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Inclusive Practices in Education: Definition & Examples

Instructor: Grace Pisano

Grace has taught high school history in several states with a master's degree in teaching.

In this lesson, learn about why inclusive classrooms are so important to the development of students and simple steps to make your classroom more inclusive. Learn the specific definition of inclusive classrooms and take a look at a few examples that are commonly used.

Definition of Educational Inclusive Practices

The United States is a melting pot of different cultures, races and values. What if there were a way to teach students the value of diversity and give them the skills to accept and embrace people different than themselves beginning at a young age? Fortunately, that is the goal of inclusive education.

According to the Inclusive Schools Network, inclusive education takes place when ''all students are full and accepted members of their school community, in which their educational setting is the same as their non-disabled peers, when appropriate.'' The push for this change came from the Individuals with Disabilities Education Act (IDEA), a 2004 federal law created by the U.S. Department of Education to ensure that a student with a mental, physical or emotional disability has the same access to education as others.

General Education vs. Exceptional Education

General education is designed for ''average'' students who don't require extra services like a teaching aide to assist with reading, additional testing time or a stress management plan. Exceptional education is for students who need one or more services to meet their mental, physical or emotional needs. These teachers are trained to mesh the accommodations with the content so that the exceptional student learns in his or her best way.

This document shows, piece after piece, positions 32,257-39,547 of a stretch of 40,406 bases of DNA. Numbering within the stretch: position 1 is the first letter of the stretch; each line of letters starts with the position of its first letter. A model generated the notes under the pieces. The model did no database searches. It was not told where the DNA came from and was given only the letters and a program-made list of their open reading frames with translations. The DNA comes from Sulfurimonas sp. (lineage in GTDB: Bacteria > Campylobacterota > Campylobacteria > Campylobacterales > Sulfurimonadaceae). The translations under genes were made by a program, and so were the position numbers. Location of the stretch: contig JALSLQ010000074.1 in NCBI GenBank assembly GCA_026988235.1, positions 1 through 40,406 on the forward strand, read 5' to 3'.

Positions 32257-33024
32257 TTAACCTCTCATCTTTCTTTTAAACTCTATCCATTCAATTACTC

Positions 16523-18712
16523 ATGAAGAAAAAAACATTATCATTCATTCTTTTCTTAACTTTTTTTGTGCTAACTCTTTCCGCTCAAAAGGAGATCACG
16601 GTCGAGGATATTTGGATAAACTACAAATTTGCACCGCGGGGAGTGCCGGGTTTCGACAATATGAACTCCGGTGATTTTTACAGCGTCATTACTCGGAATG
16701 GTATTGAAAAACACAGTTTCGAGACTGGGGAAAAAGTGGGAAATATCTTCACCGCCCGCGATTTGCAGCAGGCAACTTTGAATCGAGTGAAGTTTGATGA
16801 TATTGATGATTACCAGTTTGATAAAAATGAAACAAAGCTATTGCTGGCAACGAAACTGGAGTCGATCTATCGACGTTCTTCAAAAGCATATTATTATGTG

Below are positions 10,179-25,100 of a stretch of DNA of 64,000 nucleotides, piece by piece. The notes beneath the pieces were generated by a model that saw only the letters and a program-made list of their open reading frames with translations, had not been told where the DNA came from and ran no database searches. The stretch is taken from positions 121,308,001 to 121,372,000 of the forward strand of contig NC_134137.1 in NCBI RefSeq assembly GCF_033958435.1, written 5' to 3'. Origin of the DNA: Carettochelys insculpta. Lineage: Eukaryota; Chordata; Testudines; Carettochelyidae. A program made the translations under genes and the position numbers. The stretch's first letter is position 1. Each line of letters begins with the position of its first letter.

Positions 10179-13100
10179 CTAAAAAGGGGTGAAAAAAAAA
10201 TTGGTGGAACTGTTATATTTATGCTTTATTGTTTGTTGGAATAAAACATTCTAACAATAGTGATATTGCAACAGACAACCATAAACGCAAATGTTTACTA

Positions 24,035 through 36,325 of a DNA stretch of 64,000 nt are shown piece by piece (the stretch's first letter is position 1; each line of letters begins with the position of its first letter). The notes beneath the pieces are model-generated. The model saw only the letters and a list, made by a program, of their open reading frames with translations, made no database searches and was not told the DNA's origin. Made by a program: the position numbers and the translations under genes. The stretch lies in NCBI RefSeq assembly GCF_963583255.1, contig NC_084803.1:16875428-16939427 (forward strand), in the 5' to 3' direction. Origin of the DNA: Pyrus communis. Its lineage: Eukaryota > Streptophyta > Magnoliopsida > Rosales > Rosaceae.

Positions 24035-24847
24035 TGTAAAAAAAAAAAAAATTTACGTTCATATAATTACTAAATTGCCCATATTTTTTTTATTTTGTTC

Per the IDEA, students with disabilities and those without should be educated together ''to the maximum extent appropriate'' and that separation of students by ability level should only happen when the child cannot be educated while receiving ''supplementary aids and services.'' Thus, all schools must consider general education classrooms for students with disabilities before placing them into a separate classroom. Legally, students should only be placed in classrooms separated by ability after every attempt has been made to accommodate them in the general education classroom. This begins when students first enter school and continues until they graduate.

All public schools must comply with IDEA, but private schools that don't receive federal funding aren't required to follow the provisions of this law. Private schools will often accommodate students with special needs to the best of their ability, but they may have different resources available than public schools. If a private school is not able to accommodate the needs of a child with disabilities, they'll recommend transferring the student to a public school.

Inclusive classrooms allow teachers and students to embrace the diversity of their community.

Benefits

All members of the school community benefit once this transformation has taken place. Let's look at how different stakeholders benefit from the shift to an inclusive classroom below:

Students are the most impacted by inclusive education, so it should be teachers' primary focus that all students benefit from any new policy that effects the learning environment. The biggest advantage of inclusive education to a student body is that it creates learners who are ready to accept and embrace people different from themselves. This character trait will help students work with other cultures and be open to diversity.

Families benefit from watching their child grow in inclusive classrooms. Whether the parent of a general education or an exceptional education child, parents will see their child getting out of their comfort zone to form friendships and get involved in extracurricular activities. What parent wouldn't be delighted by this?

General education and exceptional education teachers adjust their curriculum when initially transitioning to an inclusive classroom. Teachers incorporate different ideas and sharpen their problem-solving skills in developing ways to address the needs of all students. This allows all students exposure to a type of learning they might otherwise not see. At the end of the day, even though it involves a little extra work and changes, don't all teachers want what is best for their students? That is what inclusive classrooms provide.

Examples and Practical Application

If you are transitioning to an inclusive classroom, here are some examples of accommodations. If you are initially not comfortable making the modifications yourself, collaborate with a more experienced teacher.

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